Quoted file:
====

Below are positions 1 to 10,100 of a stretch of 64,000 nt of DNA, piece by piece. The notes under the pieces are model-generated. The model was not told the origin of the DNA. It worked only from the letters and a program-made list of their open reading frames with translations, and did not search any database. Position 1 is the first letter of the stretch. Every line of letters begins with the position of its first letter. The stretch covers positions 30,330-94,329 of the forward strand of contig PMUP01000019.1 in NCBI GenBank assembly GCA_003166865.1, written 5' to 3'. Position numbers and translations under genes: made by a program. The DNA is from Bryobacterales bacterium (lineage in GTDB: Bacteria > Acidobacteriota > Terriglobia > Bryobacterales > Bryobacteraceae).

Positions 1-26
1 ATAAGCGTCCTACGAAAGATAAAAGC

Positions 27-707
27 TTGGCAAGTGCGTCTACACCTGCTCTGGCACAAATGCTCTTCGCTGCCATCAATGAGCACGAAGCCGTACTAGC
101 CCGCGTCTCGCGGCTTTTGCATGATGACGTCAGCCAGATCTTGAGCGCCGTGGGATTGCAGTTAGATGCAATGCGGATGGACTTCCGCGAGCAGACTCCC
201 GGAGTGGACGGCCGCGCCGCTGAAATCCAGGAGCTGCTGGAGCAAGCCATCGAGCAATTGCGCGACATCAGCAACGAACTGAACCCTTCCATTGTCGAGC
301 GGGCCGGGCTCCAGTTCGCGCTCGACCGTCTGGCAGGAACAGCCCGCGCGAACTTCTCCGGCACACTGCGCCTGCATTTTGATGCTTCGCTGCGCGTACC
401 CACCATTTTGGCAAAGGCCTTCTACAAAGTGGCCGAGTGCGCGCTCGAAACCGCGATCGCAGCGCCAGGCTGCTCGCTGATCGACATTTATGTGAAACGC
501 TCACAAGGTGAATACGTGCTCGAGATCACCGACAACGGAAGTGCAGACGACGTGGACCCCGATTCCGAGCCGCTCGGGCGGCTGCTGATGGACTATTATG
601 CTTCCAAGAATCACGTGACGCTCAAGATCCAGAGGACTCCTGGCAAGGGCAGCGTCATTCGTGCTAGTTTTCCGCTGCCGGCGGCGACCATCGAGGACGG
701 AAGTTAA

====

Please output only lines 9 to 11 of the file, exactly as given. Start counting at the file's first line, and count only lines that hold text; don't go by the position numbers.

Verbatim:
401 CACCATTTTGGCAAAGGCCTTCTACAAAGTGGCCGAGTGCGCGCTCGAAACCGCGATCGCAGCGCCAGGCTGCTCGCTGATCGACATTTATGTGAAACGC
501 TCACAAGGTGAATACGTGCTCGAGATCACCGACAACGGAAGTGCAGACGACGTGGACCCCGATTCCGAGCCGCTCGGGCGGCTGCTGATGGACTATTATG
601 CTTCCAAGAATCACGTGACGCTCAAGATCCAGAGGACTCCTGGCAAGGGCAGCGTCATTCGTGCTAGTTTTCCGCTGCCGGCGGCGACCATCGAGGACGG